The Lesbian, Gay, Bisexual & Transgender Community Center
208 West 13th Street (Between 7th & 8th Avenues), New York, NY
Free and Open to the Public | Refreshments will be served
The Millions More Movement, Cosby’s ‘call-outs,’ and other recent trends renew an old approach to black political thought and practice. The racial uplift tradition tries to improve the conditions of black life by insisting on moral refinement and race-based organization. Uplift ideology and practice have a long and storied past, but critics of the tradition worry over its limitations. Some express concern that it is anti-democratic, intolerant, elitist, sexist, and heterosexist. Others think it focuses too much on personal morality and cultural pathology and not enough on social justice and political economy.
The participants in the ‘Stand Up!’ symposium will think through the risks and rewards of this new racial uplift politics. This interdisciplinary exercise in public philosophy will explore the implications of a social phenomenon with broad ethical significance. The new politics of racial uplift emerges from a widely shared conviction that something is deeply wrong in American society. Our public philosophy conference will take this judgment seriously, and subject this politics to searching and critical scrutiny.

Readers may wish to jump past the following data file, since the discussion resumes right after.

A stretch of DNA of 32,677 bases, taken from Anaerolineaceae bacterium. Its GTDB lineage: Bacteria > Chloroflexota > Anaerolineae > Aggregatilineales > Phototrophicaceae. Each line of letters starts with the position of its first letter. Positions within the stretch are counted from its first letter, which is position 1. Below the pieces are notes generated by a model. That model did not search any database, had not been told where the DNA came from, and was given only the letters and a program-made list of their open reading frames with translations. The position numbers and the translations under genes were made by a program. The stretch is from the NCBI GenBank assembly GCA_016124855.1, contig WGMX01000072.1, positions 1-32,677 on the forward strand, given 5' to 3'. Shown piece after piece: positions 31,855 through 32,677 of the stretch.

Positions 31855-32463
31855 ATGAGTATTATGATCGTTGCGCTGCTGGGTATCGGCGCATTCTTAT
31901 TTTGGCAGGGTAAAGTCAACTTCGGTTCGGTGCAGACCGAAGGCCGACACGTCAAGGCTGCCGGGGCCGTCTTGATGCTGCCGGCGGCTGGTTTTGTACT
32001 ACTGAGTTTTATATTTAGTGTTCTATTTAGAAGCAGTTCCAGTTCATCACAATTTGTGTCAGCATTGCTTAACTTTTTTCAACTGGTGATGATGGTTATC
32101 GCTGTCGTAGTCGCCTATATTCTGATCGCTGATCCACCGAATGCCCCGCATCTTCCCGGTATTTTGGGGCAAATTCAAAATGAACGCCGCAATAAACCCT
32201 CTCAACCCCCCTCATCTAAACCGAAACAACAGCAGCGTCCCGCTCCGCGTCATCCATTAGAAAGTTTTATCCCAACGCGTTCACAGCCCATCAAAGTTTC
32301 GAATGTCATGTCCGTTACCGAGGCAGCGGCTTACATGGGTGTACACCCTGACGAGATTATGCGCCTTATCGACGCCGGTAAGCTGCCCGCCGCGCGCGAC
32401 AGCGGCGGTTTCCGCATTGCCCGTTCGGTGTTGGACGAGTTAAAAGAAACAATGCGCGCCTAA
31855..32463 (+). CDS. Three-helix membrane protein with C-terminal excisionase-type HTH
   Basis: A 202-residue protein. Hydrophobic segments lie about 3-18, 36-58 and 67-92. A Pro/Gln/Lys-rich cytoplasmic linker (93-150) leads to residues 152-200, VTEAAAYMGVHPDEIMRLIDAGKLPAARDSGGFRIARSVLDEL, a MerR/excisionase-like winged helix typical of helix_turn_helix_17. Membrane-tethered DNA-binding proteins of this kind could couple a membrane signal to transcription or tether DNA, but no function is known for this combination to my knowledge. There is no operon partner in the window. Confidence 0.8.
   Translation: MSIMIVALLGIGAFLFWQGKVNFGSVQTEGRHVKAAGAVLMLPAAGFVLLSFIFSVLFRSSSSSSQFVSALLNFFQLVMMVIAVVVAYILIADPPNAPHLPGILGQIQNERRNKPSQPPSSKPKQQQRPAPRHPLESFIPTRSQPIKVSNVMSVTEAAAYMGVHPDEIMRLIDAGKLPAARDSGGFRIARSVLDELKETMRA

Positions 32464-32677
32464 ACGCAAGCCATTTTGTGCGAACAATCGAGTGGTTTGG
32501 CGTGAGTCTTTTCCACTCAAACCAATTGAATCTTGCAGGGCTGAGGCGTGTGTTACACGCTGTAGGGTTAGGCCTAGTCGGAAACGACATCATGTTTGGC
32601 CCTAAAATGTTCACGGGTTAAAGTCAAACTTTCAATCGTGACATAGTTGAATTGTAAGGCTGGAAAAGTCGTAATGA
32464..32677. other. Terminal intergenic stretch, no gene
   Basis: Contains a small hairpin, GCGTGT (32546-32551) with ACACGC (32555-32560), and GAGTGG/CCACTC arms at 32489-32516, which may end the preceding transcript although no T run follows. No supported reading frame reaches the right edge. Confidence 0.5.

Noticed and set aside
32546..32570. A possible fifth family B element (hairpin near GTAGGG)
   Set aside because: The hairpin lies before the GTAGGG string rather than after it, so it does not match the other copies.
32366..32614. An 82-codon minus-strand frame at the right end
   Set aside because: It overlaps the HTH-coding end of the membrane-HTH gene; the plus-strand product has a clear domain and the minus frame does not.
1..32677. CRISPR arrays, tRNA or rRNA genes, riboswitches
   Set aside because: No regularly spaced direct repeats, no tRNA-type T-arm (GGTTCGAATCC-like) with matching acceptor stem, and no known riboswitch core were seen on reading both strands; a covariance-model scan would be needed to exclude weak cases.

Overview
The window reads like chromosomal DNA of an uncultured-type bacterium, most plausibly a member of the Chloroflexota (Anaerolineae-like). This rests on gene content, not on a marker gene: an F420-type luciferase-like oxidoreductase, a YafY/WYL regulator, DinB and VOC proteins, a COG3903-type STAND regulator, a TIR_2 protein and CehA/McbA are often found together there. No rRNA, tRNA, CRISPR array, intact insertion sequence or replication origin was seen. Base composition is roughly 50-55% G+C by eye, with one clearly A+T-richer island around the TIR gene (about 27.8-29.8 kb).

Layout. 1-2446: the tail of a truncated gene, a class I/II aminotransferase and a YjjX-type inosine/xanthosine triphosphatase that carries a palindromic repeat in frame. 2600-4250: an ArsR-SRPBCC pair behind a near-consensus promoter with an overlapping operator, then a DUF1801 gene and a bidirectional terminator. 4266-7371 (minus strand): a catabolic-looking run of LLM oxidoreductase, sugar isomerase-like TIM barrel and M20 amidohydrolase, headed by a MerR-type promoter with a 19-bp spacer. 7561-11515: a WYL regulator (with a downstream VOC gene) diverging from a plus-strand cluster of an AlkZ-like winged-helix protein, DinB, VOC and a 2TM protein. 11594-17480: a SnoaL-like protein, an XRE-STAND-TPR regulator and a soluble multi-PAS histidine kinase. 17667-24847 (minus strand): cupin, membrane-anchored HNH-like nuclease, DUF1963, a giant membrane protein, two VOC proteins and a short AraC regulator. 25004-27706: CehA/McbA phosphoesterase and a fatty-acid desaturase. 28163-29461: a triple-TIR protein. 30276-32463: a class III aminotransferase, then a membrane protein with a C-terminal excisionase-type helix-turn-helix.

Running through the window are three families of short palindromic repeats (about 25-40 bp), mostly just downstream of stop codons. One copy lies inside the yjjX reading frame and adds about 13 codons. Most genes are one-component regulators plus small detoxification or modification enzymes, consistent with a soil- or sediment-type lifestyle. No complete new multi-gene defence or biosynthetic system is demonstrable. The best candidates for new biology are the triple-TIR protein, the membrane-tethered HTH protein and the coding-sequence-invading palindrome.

The symposium is free and open to the public.
Learn more about GENDA, a bill to outlaw discrimination based on gender identity and expression in New York State. Topics include background on GENDA, how it relates to other pressing issues faced by our LGBTQ communities, and how you can get involved. Tuesday, April 22nd 6:30-8:30pm at the LGBT Community Center, 208 West 13th St. New York, NY 10011. For more information contact: Gretchen Cohoon at 212.620.7310 or firstname.lastname@example.org
Economic Justice in the US
Moderator: Kenyon Farrow
Speakers: Alyssa Best, Sadie Crabtree, Shana Griffin
HIV/AIDS: The Urgent Need for Action
Moderator: Kenyon Farrow
Swarthmore, PA, SWARTHMORE College
Lecture: “Dancing with Death: Black Queer Identities and Popular Music in the age of HIV/AIDS.”
(Scheuer Room, Kohlberg Hall)
500 College Avenue
Swarthmore PA, 19081
6:00pm to 9:00pm
Nathan Leavitt, Community Education Coordinator, Callen-Lorde Community Health Center
Joseph Defilippis, Executive Director, Queers for Economic Justice (QEJ)
Anja Rudiger, Human Right to Health Program Director, National Economic and Social Rights Initiative (NESRI)/ National Health Law Program